Churches in the Diocese of London (together with their church halls) saved 29.1% of their energy use and 47.6% of their carbon emissions from 2005 to 2022.

Warm thanks to all the hard-working church staff and volunteers who have taken the time and trouble to enter their data into the Energy Footprint Tool.

The greenhouse gases we’re concerned about (CO2 and several others) are the main cause of global heating and climate change, which has become a very major crisis. We need to help tackle it, urgently.

The actual figures for 2022 were 57.1 million kilowatt-hours (kWh) of energy and 11,900 tonnes of net CO2e, which means the carbon dioxide equivalent of all greenhouse gases emitted from electricity, gas and oil used by our churches.  These results have been calculated from returns submitted this year to the Church of England’s Energy Footprint Tool (EFT).

It’s also possible to compare 2022 with the previous year (2021). Like for like, the improvements in one year were 4.3% of energy use and 13.5% in net carbon emissions. The reason for the difference in these efficiencies is that emissions from the electricity grid are quickly reducing. Therefore there would be savings in CO2e, even if the energy use was the same. But in fact, churches are making steady savings in their energy use from year to year, adding to their savings in carbon emissions.

This is very encouraging, as the Diocese of London works towards the Church of England’s target of net zero carbon by 2030. Compared to 2005 (the first year the Diocese began measuring), our churches are nearly half way to net zero! From now on, we’re going to take 2021 as the base date for measuring savings towards net zero by 2030. So even one year from that baseline, measurable savings were made. 2023 will doubtless show further improvement.

Still, there’s a long way to go, but we have the encouragement of knowing that we’re heading in the right direction and picking up speed.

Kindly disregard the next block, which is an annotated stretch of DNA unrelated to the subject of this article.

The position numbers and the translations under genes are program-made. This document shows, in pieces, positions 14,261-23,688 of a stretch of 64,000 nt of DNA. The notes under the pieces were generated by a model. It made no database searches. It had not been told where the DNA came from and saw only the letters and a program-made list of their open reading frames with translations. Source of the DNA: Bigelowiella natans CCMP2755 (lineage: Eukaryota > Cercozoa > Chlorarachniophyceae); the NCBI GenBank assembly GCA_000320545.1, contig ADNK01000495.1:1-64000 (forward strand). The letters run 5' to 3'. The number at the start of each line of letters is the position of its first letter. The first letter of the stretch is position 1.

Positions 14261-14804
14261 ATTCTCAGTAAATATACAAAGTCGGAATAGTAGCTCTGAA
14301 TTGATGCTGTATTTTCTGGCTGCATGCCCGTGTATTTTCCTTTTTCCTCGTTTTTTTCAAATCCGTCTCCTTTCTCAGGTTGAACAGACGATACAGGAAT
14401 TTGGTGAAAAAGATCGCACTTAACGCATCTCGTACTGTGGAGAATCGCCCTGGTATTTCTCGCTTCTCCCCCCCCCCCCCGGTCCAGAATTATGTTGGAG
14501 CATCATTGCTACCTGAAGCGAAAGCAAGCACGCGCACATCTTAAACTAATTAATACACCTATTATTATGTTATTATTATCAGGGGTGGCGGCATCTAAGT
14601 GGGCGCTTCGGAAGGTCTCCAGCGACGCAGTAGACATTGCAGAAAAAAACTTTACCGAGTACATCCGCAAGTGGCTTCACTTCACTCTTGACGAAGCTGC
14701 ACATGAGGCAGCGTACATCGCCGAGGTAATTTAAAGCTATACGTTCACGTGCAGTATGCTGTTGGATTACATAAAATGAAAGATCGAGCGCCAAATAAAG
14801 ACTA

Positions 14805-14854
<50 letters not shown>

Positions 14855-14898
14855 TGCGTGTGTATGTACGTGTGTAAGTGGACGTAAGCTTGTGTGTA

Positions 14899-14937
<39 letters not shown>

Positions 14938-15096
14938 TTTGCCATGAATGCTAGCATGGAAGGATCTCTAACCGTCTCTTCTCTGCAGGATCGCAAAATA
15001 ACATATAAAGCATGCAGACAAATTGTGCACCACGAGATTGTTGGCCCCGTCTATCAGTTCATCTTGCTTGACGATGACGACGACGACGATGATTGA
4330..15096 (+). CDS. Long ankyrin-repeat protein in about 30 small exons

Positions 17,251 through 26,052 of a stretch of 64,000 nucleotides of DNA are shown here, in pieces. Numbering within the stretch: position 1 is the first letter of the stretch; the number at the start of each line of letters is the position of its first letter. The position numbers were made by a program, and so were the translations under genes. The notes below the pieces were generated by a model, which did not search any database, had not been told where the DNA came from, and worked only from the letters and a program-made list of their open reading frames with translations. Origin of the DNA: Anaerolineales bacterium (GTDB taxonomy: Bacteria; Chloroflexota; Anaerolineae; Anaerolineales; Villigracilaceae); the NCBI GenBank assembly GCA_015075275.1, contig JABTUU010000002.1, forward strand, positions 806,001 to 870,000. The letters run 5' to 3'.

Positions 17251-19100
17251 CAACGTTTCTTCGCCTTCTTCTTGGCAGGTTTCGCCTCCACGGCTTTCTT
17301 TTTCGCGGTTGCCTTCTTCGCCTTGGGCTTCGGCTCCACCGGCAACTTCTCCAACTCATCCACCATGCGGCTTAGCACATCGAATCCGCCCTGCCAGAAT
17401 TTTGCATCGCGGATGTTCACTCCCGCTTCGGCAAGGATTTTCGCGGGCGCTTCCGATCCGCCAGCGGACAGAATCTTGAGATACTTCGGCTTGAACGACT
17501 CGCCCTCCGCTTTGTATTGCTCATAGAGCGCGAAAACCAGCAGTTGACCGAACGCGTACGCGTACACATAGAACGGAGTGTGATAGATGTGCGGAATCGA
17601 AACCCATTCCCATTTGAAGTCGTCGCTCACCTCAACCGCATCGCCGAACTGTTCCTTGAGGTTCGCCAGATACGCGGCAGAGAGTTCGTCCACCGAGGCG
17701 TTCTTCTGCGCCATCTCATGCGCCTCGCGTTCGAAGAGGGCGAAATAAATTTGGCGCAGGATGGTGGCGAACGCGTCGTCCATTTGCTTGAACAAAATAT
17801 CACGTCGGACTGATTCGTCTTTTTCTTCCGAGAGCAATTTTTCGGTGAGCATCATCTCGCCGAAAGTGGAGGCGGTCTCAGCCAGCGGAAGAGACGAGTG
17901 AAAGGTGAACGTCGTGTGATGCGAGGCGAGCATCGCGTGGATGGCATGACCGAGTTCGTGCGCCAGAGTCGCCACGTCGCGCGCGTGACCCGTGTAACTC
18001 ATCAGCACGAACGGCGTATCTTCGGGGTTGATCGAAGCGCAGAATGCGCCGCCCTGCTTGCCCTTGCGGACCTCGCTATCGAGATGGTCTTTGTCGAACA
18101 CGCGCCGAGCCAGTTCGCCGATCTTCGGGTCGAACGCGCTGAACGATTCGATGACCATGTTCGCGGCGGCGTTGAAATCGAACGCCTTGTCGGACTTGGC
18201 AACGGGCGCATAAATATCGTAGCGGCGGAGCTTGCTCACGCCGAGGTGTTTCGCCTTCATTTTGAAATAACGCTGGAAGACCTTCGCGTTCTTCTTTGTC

Of course, 11,900 tonnes of net CO2e is a lot of emissions still to get rid of, or else balance with green energy tariffs or electricity exported from solar panels on church roofs. That’s what net zero means. When we write ‘net zero carbon’ or ’net CO2e’ we mean the balance, the difference between emissions and savings from green energy. That balance needs to go down to effectively zero.

To get an idea of what 11,900 tonnes of CO2e looks like, it’s what we’re emitting from 490 churches and other places of worship in the Diocese. All of that CO2 and several other gases goes into the air. But it would be enough to fill 1,700 Olympic swimming pools with CO2!  You read that right, it’s like 1,700 swimming pools full of CO2 emissions, just from energy used in our churches in one year!

That’s a sobering thought. No wonder we’re changing the climate. It’s causing harm to God’s creation, and a lot of suffering from extreme weather, floods, droughts and fires all over the world. That suffering bears mostly on the poor and vulnerable. That’s why we take net zero so seriously, to reduce the harm to people and to God’s creation, by striving to reach net zero carbon.

Many churches are getting close.  We already have several churches in the Diocese that are effectively net zero. The closest we know of is Holy Trinity East Finchley at 0.2 tonnes CO2e (that’s ‘De Minimis’ – little enough not to worry about). This church has all electric light and heat (recently installed), and uses a 100% green tariff.  Well done to Holy Trinity!


To read more:

Accidental zero: Jesus Church Enfield, Charis Centre

Practical path to net zero: Church of England

Energy and carbon, global heating and climate change

Green energy suppliers

Solar panels

Caring for God’s Creation: environment home page